Tip # 4 – Move the plant to sandy soil

This is one of the most common causes of rosemary being overwatered.

The soil rosemary is growing in has a huge effect on how well the plant will grow since rosemary requires soil with good drainage to thrive. So if your rosemary is suffering from being overwatered, it can be a good idea to move it to a place with sandy soil.

The best soil for rosemary is loam, which is a type of soil that consists of sand, silt, and a smaller amount of clay. Soil for rosemary should ideally consist of about 40% sand.

I learned this from a paper about a study that investigated how different soil types affect how well rosemary grows, and as mentioned above, 100% loam worked best according to the study. You can read the study on this link.

Moving the plant to different soil is, of course, much easier with potted rosemary than with rosemary that grows in the ground, but overwatering is also much more likely to happen to potted rosemary. It is possible to move your plant regardless of how you grow it, though. I explain how in the article on this link.

Tip # 5 – Move the plant to a sunnier place

Rosemary needs sunlight before it can obtain and use water to grow, so if there is not enough sunlight, the plant can’t obtain the water efficiently enough, and it will end up becoming overwatered.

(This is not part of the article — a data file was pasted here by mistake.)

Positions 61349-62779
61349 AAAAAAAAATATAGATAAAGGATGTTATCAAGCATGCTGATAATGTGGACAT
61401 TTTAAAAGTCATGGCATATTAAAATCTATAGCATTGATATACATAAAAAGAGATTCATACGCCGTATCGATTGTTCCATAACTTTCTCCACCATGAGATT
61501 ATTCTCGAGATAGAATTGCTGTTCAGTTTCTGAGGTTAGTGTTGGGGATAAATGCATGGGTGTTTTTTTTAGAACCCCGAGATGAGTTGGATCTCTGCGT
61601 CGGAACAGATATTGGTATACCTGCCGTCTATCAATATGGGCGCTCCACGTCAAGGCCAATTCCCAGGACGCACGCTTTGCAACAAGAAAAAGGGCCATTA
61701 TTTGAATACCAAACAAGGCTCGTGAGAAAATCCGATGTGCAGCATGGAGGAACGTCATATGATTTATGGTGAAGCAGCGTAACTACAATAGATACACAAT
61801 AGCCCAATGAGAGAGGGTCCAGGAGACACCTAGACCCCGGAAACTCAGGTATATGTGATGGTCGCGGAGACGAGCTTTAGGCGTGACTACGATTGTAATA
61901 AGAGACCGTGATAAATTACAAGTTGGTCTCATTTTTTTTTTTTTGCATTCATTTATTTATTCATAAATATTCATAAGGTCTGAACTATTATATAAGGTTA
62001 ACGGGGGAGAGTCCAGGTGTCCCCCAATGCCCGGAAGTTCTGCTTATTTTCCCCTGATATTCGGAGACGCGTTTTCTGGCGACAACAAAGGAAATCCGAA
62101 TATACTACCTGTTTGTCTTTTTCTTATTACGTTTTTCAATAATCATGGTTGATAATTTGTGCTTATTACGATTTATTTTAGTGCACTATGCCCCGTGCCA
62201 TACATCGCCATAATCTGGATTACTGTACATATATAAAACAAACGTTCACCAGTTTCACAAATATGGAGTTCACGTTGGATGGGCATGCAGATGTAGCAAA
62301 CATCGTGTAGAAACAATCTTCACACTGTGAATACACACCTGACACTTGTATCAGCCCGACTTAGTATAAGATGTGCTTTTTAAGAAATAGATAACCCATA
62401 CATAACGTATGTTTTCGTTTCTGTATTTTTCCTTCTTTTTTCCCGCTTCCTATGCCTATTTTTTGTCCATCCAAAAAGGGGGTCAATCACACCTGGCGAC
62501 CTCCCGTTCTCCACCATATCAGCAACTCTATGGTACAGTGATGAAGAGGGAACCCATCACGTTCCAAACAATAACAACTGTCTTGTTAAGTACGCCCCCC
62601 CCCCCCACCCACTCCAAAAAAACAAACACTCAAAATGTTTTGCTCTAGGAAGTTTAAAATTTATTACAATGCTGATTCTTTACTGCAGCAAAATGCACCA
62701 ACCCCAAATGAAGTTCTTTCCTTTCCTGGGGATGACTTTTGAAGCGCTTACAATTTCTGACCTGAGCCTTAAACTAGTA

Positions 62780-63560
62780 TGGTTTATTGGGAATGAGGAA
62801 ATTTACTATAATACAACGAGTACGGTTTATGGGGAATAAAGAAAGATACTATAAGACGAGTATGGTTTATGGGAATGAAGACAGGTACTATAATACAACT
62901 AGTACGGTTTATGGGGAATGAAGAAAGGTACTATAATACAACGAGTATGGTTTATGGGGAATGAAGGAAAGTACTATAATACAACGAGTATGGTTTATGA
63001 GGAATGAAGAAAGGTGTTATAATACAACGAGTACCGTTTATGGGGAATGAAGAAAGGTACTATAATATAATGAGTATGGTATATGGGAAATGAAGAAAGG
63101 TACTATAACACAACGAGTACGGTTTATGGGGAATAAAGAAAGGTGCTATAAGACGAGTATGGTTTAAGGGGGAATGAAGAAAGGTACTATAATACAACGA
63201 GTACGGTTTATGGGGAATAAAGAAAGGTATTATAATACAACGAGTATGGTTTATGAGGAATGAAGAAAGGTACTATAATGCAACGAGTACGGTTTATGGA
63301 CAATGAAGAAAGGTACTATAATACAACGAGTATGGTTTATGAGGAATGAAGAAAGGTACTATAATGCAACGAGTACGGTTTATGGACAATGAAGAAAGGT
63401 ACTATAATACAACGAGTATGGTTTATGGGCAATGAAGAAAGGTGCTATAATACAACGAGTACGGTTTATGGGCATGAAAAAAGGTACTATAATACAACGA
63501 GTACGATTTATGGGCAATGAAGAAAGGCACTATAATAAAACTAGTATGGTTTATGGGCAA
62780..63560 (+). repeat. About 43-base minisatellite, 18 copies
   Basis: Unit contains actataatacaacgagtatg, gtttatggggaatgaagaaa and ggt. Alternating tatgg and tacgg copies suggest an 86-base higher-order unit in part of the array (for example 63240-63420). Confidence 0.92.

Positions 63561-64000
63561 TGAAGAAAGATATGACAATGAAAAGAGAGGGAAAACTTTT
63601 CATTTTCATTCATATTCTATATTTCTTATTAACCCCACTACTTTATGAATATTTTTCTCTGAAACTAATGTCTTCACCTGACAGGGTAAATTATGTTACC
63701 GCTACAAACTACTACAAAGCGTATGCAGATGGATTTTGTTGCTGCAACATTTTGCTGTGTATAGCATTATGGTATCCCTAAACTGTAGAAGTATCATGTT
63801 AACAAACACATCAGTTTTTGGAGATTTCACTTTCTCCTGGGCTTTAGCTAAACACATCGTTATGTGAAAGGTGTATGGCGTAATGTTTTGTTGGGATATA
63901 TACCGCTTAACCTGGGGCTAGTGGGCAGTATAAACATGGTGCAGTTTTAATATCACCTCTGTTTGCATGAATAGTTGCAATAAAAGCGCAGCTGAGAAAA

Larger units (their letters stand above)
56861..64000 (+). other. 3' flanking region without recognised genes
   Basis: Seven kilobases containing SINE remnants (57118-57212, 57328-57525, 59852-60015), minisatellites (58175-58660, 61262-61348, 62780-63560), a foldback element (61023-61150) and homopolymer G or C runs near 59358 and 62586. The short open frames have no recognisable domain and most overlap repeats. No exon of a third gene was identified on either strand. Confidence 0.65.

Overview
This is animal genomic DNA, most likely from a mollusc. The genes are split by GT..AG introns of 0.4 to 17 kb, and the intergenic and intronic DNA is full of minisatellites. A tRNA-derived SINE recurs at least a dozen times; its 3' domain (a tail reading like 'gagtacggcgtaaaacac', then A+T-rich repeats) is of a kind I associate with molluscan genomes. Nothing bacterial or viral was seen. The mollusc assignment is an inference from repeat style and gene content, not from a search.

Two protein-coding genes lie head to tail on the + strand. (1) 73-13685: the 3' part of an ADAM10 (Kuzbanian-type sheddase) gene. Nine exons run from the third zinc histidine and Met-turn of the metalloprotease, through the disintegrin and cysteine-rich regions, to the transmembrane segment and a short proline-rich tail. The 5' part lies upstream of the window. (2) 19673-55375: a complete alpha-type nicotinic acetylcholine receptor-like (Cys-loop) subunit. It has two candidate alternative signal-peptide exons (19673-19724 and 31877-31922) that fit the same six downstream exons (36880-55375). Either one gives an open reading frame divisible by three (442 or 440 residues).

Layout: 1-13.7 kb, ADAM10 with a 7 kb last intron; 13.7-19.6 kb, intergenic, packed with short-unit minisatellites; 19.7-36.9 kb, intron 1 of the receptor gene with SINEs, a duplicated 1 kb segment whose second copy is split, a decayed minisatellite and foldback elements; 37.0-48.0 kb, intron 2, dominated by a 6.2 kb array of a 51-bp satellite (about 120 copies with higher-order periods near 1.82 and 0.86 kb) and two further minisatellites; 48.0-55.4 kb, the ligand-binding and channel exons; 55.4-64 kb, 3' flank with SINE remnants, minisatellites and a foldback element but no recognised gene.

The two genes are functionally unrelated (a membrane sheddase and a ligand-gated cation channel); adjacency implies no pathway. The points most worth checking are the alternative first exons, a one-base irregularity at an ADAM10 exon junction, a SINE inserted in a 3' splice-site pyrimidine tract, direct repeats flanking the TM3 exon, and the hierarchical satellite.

One of the most common issues that lead to overwatering for rosemary is lack of sunlight. Rosemary needs a lot of sunlight and, in fact, can’t get too much sunlight in the vast majority of the world (more on that here), so the more, the better.

If your rosemary is suffering from overwatering, it is a good idea to identify a place for it where it can get more sunlight, as it will help it absorb and use the water in the soil around it more efficiently.

It is, of course, always better to avoid overwatering than to have to save the plant once it has happened, so I will share a few tips I have learned about how to prevent overwatering of rosemary below.

6 Tips to prevent overwatering Rosemary

The best thing you can do to avoid overwatering your rosemary is to know how to water it correctly. I have a full guide where I explain that on this link, but I also share a handful of quick tips here.

Tip # 1 – Water when the top of the soil is dry

Water your rosemary when the top of the soil feels dry. Everyone has different growing conditions, so do not try to follow a fixed schedule, but instead, wait for the plant to signal that it needs water.

Tip # 2 – Use terra cotta pots for potted rosemary

Use terra cotta pots for potted rosemary to reduce the risk of overwatering, as they provide good drainage and allow the soil to “breathe”.